The point of gaze is recorded and used in real time as an input in the user-computer interaction. Researchers in this field develop more efficient and novel human computer interfaces to support users with and without disabilities.
A person's point of gaze can be used in a variety of ways to control user interfaces, alone or in combination with other input modalities, such as a mouse, keyboard, sensors, or other devices.
A major field within gaze interaction research is to find more efficient and novel ways to facilitate the human computer interaction for users with disabilities, who can use only their eyes for input.
Other gaze interaction research focuses on the more general use of real-time eye tracking data in HCI to improve user–computer interaction and explore novel user interfaces.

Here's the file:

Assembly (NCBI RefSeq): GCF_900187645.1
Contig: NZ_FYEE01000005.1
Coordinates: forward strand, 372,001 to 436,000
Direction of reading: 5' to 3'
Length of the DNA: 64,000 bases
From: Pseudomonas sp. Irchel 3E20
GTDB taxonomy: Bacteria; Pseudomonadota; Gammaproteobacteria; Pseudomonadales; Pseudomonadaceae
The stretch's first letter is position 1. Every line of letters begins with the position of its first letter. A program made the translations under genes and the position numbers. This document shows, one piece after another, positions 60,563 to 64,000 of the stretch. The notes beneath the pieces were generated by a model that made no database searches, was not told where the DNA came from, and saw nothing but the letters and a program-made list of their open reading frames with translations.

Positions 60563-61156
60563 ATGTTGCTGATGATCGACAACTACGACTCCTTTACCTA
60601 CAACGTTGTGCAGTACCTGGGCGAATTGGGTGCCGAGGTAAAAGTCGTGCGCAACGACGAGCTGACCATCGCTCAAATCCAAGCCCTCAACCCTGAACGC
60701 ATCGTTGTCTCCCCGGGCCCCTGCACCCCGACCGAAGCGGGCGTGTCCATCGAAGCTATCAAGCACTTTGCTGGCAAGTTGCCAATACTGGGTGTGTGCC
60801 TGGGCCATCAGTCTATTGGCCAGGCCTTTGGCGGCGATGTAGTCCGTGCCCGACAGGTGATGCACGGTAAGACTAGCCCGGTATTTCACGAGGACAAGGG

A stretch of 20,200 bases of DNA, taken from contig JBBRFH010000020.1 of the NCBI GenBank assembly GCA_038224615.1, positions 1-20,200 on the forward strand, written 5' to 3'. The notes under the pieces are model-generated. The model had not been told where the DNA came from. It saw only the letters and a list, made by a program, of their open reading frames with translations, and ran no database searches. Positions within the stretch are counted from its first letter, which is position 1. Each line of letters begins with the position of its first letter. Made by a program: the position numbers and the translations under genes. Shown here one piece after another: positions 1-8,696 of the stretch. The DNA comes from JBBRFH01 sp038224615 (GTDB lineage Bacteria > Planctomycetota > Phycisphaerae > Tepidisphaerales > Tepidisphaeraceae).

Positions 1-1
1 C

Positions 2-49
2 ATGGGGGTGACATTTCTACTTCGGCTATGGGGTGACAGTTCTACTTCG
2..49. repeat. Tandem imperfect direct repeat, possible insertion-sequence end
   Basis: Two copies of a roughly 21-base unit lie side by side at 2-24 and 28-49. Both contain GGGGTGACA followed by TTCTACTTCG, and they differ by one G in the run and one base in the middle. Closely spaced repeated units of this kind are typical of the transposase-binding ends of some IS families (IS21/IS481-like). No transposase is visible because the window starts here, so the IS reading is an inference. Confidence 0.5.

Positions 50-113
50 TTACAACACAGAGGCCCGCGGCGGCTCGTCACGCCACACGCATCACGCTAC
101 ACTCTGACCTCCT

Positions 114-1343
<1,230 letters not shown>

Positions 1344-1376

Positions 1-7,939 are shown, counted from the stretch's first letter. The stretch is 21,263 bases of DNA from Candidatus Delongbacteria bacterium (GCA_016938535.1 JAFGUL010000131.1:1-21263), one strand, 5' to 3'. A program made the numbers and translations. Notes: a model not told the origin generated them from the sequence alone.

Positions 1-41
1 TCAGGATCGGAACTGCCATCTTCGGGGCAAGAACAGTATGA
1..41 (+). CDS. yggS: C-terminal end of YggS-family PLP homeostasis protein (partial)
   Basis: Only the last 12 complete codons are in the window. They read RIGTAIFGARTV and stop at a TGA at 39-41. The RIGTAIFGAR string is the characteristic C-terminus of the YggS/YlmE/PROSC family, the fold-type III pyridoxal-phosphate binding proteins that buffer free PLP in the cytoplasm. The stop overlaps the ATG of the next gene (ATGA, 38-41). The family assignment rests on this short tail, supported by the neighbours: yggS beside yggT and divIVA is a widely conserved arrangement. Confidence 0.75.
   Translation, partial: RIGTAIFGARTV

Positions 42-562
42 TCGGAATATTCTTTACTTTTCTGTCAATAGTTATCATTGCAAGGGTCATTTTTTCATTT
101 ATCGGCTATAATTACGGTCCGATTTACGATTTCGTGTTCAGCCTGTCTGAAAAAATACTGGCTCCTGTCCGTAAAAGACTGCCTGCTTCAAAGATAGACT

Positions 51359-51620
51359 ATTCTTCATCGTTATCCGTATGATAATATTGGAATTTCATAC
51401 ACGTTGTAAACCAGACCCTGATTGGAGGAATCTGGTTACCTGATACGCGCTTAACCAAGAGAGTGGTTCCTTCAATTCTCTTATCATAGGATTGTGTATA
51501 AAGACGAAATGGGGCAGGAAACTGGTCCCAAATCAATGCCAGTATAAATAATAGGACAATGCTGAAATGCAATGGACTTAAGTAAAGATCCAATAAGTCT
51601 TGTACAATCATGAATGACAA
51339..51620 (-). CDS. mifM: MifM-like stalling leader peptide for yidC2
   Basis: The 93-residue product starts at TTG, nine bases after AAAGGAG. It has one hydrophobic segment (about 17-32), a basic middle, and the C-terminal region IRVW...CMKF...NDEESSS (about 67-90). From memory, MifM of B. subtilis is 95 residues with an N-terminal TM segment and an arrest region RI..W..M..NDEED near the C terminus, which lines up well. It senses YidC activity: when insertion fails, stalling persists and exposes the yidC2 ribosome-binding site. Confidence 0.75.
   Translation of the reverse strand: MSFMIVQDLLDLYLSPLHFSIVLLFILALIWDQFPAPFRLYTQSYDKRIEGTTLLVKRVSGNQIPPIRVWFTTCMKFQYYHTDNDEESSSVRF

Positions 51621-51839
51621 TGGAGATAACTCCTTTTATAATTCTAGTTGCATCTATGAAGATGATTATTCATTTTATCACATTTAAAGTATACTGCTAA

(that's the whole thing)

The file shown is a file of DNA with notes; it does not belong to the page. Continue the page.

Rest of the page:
Examples of gaze interaction application areas:
Eye tracking can help assess what a user is doing, user task performance (e.g. reading), attention patterns, interest in various elements, fatigue, and problem solving strategies. This type of data is used as input to automatically adapt the interface in real time (e.g. scrolling, zooming centered to where you are looking, and highlighting important or missed events or information).
Examples of application areas:
Tobii Pro offers eye tracking solutions for usability testing in the lab or in the real world. For many projects, a controlled environment, such as a testing facility, offers a consistent setting and the ability to monitor the experience. Other studies, where the context of use is critical, benefit from being conducted in authentic environments.
We offer hardware and software, along with a portfolio of training and support for customers who wish to develop in-house testing capabilities and own their eye tracking systems.
For researchers who would rather purchase this methodology as a service, we have a team to conduct eye tracking-centered usability studies, from design and recruitment to execution and analysis. Read more